A Wrinkle in Time
Fate and free will have been smacking each other upside the head for almost as long as humans have had heads to smack. A Wrinkle in Time plugs this battle into another ongoing debate: what makes people happy? The giant brain of Camazotz, IT, would have it that total submission to another's will is where true bliss lies, but the humans of the story aren't so sure. Does the freedom to make mistakes bring happiness or sadness? Is one possible without the other? Is a happy society different from a happy individual, and which is better to pursue?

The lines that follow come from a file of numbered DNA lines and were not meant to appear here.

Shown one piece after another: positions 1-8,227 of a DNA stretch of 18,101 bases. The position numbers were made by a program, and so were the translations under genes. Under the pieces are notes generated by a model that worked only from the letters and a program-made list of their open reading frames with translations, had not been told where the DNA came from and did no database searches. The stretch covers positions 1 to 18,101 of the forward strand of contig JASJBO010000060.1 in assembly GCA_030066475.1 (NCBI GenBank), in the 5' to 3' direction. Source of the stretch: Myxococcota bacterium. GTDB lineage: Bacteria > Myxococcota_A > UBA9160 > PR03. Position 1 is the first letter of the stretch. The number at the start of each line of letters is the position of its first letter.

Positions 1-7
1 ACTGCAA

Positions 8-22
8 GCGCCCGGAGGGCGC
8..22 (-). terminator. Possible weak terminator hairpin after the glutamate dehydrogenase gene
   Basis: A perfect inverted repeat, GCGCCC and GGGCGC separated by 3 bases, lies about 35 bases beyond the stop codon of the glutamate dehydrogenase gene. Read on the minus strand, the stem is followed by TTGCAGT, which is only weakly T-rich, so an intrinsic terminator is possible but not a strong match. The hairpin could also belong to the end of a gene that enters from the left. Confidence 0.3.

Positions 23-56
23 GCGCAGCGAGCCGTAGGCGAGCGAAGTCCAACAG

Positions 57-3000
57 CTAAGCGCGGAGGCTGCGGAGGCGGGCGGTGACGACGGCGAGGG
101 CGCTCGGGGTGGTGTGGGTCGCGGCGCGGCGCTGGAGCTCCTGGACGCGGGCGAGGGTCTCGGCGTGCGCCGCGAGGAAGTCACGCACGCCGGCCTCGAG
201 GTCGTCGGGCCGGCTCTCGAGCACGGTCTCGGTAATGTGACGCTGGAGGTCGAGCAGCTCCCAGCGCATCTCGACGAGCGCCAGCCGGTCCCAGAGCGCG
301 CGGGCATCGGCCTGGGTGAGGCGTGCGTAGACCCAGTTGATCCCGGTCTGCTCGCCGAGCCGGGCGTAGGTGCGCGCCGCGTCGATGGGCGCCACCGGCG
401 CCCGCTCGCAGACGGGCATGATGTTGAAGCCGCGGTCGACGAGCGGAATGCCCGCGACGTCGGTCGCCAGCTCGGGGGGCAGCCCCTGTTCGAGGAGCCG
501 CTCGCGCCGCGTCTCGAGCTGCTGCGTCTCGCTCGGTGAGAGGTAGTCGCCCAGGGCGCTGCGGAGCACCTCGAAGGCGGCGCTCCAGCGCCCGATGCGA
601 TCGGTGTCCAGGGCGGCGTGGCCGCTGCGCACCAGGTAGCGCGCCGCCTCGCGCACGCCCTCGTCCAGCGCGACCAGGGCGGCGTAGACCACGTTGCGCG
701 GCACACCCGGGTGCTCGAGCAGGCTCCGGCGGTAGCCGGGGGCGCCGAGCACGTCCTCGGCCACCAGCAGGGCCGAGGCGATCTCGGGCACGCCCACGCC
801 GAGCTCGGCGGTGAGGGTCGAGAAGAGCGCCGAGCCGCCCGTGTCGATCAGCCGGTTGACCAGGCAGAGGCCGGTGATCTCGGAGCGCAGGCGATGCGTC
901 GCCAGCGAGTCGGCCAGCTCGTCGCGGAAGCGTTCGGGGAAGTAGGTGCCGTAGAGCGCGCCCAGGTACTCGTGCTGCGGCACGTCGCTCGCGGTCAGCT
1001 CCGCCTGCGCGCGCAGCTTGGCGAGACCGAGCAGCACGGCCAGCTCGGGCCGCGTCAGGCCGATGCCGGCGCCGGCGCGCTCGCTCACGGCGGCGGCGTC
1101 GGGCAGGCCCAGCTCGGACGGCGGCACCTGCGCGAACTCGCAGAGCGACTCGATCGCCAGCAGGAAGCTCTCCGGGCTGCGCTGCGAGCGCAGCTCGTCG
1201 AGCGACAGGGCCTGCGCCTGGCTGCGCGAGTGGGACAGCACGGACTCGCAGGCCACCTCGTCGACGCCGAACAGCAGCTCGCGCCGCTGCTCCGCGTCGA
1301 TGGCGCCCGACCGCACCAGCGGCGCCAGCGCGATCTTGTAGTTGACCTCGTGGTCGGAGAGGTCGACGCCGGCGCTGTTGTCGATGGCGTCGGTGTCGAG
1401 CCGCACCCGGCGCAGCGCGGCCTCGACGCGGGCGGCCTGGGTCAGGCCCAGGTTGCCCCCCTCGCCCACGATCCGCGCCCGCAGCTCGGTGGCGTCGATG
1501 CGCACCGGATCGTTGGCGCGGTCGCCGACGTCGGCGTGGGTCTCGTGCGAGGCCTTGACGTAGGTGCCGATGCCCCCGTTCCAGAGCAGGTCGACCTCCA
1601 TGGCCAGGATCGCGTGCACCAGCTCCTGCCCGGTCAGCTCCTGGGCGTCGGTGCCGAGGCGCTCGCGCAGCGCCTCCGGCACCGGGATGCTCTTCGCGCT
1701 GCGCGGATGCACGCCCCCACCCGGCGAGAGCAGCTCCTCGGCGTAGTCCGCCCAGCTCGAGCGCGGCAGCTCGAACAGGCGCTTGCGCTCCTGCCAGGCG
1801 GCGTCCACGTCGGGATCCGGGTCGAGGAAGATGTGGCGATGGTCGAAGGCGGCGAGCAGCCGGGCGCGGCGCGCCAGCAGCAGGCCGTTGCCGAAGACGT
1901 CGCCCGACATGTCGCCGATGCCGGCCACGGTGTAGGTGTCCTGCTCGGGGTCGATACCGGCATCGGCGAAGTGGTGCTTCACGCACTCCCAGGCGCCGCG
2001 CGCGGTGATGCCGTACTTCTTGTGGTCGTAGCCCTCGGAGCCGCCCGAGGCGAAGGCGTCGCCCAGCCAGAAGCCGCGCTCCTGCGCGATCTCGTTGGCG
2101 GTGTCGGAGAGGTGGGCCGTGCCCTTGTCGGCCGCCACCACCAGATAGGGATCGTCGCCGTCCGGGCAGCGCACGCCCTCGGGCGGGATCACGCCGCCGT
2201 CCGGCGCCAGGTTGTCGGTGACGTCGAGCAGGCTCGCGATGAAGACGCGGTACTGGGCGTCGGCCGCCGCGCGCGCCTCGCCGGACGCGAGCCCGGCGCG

Questions About Fate and Free Will
- To what extent are the characters' actions controlled by fate? How does fate operate in the novel? To what extent are the characters' actions the result of their free will? What makes a choice free?
- Is there any difference between the influence the Mrs. Ws exert on the children and IT's manipulation of them? Why or why not?
- Is free will the key to happiness in the novel? Why or why not?
- What does Mrs. Whatsit's discussion of the sonnet form have to do with the debate between fate and free will in the novel?
Chew on This
While the children seem to be making decisions, everything they do is set up by the Mrs. Ws so their choices are not truly free.
The novel's portrayal of Camazotz suggests that happiness is meaningless in the absence of free will.